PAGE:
by: David Levine
As the dust settles on the fight in Congress over Fast Track for the Trans-Pacific Partnership (TPP) trade deal, we have an opportunity to think anew about what good trade policy could be. If get past the rhetoric, we can expand the public and political dialogue about trade and truly understand the impact it can have all our businesses.
Representing hundreds of thousands of businesses from diverse sectors and different regions nationwide, we have come to understand first-hand that trade is an important element of a robust economy. As a business organization, we opposed Fast Track and the TPP not because we are against trade, but because we need a better trade deal than what the TPP is offering.
by: Greg Keesling
Addressing societal issues is both a moral and fiscal imperative for our country. High recidivism rates, low educational attainment, and high incidents of preventable diseases are just a few of the harmful and costly issues communities face nationwide. Though governments bear the brunt of these problems by having to allocate an ever-increasing share of taxpayer funds for remediation, businesses increasingly feel the effects.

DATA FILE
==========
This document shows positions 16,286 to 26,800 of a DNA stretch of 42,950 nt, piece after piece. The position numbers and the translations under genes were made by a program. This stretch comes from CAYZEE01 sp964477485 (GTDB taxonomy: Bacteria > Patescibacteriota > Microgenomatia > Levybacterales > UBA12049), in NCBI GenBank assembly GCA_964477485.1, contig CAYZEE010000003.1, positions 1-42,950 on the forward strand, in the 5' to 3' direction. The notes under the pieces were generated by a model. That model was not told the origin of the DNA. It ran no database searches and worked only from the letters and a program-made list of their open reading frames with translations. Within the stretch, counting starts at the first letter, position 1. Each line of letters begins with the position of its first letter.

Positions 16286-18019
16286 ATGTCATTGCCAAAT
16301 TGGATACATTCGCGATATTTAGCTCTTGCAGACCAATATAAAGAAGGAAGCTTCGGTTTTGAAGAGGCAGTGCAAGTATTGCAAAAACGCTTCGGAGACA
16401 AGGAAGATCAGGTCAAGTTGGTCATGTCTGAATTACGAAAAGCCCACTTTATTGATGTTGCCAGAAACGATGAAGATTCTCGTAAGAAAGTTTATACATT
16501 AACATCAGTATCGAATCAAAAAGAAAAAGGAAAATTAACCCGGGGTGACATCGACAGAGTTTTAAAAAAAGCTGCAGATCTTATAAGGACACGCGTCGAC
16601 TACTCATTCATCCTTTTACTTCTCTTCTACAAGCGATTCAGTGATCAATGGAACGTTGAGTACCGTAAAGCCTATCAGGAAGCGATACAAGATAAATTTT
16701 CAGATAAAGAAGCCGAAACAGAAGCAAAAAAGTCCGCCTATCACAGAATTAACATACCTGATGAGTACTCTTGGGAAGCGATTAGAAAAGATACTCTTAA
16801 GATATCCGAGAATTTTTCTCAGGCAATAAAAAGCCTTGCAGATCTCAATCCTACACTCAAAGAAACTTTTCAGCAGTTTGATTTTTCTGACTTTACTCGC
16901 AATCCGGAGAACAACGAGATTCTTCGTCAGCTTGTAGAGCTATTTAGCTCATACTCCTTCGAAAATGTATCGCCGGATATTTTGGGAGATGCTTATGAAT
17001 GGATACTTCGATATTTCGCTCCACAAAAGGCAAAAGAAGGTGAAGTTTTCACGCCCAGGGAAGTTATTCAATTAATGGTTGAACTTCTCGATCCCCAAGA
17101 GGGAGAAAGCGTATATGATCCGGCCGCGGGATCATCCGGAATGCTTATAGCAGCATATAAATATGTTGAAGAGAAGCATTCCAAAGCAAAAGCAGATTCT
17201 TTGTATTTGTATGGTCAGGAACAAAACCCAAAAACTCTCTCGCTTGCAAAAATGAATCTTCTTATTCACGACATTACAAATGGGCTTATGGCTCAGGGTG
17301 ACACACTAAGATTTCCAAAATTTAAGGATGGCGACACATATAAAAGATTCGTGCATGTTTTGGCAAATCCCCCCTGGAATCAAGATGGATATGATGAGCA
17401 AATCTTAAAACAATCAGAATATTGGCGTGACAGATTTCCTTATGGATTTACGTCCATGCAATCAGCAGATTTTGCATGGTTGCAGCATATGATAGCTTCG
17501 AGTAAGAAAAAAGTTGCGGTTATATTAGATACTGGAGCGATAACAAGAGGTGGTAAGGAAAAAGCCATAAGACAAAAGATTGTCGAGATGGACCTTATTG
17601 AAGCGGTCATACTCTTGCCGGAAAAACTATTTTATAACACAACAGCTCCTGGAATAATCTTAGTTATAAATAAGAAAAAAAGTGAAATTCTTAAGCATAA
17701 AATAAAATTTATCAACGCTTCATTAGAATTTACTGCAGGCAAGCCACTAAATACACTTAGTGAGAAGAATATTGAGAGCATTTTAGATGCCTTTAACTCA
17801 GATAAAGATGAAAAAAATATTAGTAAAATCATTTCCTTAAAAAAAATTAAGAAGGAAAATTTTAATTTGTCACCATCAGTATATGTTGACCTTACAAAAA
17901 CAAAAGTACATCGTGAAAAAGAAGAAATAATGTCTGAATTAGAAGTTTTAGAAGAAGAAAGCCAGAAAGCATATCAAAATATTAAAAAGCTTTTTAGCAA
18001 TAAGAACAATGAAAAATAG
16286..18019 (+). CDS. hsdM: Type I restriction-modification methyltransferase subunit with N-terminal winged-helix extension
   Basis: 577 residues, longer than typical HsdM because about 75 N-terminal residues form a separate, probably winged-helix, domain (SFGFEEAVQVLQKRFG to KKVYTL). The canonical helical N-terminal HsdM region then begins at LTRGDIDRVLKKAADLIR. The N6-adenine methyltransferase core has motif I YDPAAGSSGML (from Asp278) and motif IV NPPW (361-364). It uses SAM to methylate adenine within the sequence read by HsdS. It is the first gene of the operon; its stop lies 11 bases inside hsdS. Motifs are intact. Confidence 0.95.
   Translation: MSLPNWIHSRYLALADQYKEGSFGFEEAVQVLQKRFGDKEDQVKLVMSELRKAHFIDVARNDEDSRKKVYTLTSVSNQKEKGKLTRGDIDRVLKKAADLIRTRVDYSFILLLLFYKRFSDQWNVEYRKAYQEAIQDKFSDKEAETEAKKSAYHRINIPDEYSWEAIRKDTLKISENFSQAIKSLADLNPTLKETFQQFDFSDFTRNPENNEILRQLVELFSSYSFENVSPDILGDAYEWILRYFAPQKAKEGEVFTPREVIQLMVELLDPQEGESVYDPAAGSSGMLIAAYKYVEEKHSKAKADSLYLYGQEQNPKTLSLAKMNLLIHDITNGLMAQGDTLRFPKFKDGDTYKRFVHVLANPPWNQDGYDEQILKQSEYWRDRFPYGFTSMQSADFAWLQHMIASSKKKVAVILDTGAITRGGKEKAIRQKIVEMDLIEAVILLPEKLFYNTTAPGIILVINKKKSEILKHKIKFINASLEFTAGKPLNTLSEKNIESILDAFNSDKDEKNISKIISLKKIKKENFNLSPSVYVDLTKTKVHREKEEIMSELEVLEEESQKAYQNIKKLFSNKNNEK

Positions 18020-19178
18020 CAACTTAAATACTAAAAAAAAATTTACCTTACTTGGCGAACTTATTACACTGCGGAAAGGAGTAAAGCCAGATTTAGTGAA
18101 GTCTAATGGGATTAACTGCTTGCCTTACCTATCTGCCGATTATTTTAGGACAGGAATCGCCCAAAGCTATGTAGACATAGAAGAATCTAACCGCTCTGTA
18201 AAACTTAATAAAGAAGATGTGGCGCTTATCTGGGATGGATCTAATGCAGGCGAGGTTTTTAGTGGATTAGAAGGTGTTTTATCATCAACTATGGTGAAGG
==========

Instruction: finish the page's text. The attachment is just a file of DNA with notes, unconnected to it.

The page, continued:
Areas with high levels of crime or an undertrained or unhealthy workforce are unattractive places to conduct business. When public sector resources are stretched thinner and thinner, the fiscal burden is often passed along to business owners in the form of tax increases.
by: J. Kelly Conklin
Recent revelations that Walmart, the world's biggest corporation, is maintaining secret subsidiaries in well-known offshore tax havens are outrageous but far from surprising to small business owners. That's because we're used to seeing large corporations abuse the tax system in ways that hurt our businesses, communities and families. Walmart's hidden web of 78 subsidiaries in 15 tax havens, unveiled in a report by Americans for Tax Fairness (ATF), is just the latest example. Let's hope it spurs reform.
ATF says Walmart may have skirted U.S. securities law by not properly reporting its tax-haven subsidiaries.
by: Julie Fox Gorte
History offers a great many examples of individuals, groups and societies that lived too much in the moment and compromised longer term prosperity -- or in some cases (think Easter Island) even survival. It's the same with climate change today. We're past the point where we can debate whether to act. We can either act prudently and account for long-term risk or face catastrophe.
Want proof? One: almost three million people in the US live less than three feet above the average high tide, according to a recent report from the Union of Concerned Scientists. Two: s after Hurricane Sandy, the National Flood Insurance Program (NFIP) was fiscally insolvent, and required legislation and a $28 billion taxpayer bailout to fix temporarily.
by: Daniel Wilson
by: Joycelyn Elders
by: Patrice McDermott
by: Kelly Vlahakis-Hanks
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